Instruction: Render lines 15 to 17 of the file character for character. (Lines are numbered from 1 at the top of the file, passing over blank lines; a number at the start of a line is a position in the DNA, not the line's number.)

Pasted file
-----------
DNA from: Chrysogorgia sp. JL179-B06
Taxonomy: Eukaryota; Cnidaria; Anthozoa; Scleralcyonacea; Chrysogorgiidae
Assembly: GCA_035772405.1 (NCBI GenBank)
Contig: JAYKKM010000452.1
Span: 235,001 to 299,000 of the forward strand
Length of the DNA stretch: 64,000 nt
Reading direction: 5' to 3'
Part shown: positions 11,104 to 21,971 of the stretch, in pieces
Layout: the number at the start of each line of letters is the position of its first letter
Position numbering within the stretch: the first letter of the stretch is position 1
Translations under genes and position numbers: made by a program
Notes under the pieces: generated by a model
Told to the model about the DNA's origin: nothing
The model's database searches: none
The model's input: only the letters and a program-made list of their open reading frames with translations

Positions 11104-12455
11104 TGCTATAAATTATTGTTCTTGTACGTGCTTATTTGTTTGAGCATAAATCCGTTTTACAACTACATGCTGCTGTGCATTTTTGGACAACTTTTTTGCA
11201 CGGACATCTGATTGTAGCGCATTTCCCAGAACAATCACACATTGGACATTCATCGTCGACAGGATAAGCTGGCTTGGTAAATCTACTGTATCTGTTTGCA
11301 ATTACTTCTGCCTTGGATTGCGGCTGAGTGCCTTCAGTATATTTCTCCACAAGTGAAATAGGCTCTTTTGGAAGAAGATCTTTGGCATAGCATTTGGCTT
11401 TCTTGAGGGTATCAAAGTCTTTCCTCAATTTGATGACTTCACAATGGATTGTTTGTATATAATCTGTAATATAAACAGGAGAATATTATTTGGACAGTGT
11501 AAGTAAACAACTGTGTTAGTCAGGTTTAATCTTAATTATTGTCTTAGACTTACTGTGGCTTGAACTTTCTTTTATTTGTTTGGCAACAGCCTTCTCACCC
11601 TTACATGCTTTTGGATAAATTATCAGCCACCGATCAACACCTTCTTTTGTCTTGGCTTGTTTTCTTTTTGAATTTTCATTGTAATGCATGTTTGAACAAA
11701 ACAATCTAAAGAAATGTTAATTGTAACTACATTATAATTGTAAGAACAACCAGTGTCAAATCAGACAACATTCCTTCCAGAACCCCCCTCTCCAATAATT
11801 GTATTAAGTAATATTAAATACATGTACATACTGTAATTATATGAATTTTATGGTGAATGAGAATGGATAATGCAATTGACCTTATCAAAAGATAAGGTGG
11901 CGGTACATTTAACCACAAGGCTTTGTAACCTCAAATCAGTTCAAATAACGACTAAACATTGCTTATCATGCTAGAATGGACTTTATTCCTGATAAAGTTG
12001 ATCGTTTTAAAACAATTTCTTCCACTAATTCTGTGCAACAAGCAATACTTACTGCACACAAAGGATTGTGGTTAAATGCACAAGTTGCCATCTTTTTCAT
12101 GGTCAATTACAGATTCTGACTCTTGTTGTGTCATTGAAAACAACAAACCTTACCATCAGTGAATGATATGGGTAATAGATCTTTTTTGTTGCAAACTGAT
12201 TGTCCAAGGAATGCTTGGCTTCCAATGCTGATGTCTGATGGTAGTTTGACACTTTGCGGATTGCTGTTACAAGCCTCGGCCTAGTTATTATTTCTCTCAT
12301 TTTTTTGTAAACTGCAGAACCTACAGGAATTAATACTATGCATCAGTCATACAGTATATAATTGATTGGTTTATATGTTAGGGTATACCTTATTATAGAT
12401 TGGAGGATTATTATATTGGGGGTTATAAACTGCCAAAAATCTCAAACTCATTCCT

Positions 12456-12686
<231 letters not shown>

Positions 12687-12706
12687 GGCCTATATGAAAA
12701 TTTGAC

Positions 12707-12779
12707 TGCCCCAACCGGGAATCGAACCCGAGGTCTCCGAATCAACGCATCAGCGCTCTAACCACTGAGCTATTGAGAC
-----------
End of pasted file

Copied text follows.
The model's input: only the letters and a program-made list of their open reading frames with translations

Positions 11104-12455
11104 TGCTATAAATTATTGTTCTTGTACGTGCTTATTTGTTTGAGCATAAATCCGTTTTACAACTACATGCTGCTGTGCATTTTTGGACAACTTTTTTGCA